Birmingham is being overlooked as a tech hub – and indeed a ‘Tech City’. The vast number already employed in the tech sector, the calibre of computer science graduates from the University of Birmingham, Aston University and Birmingham City University, along with the city’s impressive stats on start-up activity all paint a solid picture. So, why does it feel like I’m fighting a losing battle when trying to change the perception of London-based influencers?
Birmingham’s tech community has four main centres of activity; Birmingham Research Park in Edgbaston, specialising in life sciences; The Custard Factory and Fazeley Studios in Digbeth, with their vibrant community of creative companies; Longbridge Technology Park; and our dynamic centre for tech start-ups at the Innovation Birmingham Campus. If, as a city – a ‘Smart City’ – we could champion these four centres in an effective joined-up fashion, perceptions should be changed overnight.
Each of these four centres has considerable growth potential to meet future demand. Other work spaces and co-working environments will – and are – emerging across the city, which is good news for the continued growth of the local economy and its variety proposition. However, promoting the four aforementioned well-established centres as the focus of a Birmingham Tech City campaign could leapfrog us ahead of other ambitious cities. Let’s learn from Cambridge, where a handful of centres with distinct offerings have made it a formidable global hotbed for tech innovation.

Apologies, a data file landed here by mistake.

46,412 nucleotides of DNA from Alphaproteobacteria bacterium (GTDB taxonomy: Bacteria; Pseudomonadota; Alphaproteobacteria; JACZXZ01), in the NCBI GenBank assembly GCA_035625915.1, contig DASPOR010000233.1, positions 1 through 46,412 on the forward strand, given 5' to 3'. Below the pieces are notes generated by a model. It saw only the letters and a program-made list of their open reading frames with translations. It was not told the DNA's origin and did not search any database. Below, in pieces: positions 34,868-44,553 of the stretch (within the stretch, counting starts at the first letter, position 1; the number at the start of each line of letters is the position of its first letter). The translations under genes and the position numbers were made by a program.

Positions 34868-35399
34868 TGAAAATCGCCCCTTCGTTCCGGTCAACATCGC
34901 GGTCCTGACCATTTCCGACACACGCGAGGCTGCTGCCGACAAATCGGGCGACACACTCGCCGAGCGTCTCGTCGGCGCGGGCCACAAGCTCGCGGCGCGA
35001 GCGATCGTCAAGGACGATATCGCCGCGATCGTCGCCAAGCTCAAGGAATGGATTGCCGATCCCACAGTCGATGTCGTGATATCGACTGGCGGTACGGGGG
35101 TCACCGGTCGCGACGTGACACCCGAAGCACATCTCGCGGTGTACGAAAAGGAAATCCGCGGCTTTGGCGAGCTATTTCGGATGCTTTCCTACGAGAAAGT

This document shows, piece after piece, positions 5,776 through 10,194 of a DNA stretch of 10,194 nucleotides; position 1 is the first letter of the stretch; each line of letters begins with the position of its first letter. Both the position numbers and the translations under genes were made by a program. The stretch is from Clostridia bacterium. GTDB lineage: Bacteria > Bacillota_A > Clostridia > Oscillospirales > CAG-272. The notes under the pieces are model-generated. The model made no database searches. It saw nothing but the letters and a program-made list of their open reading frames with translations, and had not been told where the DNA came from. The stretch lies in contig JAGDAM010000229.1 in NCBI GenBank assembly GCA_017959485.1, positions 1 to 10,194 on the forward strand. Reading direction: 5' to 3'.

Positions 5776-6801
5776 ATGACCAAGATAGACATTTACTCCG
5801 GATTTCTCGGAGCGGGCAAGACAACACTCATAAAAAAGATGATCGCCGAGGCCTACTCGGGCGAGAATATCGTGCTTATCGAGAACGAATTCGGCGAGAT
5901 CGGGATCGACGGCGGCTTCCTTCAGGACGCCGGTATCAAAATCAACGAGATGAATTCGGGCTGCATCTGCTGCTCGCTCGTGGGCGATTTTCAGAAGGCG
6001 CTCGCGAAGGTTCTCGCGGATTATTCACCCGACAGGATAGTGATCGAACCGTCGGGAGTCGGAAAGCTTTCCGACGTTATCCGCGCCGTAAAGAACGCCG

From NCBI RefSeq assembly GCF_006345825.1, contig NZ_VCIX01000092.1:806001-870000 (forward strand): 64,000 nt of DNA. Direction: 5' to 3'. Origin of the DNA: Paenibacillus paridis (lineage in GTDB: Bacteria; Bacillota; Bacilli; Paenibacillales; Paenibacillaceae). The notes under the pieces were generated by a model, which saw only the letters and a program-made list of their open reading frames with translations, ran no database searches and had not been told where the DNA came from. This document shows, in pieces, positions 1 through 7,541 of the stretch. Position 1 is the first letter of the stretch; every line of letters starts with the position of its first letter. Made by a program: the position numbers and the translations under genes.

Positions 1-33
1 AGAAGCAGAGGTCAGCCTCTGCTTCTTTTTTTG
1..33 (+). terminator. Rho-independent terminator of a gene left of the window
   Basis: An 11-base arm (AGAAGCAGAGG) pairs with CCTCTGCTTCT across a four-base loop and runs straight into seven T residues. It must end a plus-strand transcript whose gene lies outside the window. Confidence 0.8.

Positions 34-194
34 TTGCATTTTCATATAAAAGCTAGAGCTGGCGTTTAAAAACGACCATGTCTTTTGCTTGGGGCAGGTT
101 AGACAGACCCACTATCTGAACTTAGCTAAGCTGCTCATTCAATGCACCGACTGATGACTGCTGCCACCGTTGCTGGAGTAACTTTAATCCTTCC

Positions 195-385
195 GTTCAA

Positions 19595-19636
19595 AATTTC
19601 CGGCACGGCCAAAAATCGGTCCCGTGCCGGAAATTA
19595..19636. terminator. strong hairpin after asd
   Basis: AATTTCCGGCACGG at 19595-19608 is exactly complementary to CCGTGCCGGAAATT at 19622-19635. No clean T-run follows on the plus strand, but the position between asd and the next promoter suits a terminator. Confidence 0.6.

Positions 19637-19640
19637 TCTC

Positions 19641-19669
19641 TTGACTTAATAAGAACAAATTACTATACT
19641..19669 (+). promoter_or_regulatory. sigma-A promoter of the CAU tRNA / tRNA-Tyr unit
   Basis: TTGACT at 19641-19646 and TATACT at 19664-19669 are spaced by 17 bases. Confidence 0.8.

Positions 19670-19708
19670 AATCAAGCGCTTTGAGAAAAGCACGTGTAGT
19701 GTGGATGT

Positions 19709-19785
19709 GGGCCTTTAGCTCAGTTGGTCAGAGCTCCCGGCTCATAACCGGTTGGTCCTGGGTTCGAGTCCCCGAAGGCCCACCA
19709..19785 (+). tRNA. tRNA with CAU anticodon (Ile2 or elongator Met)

Effective campaign branding and clarity of message would bring much more investment and profile to Birmingham’s rapidly growing pool of tech start-ups and SMEs. It would also help to lure talented tech professionals to relocate here, turning the current trickle into a transformational flood. Birmingham’s compelling quality of life metrics have resonated with the professional services sector of late; we now need to see the same number relocating here to work in the tech sector.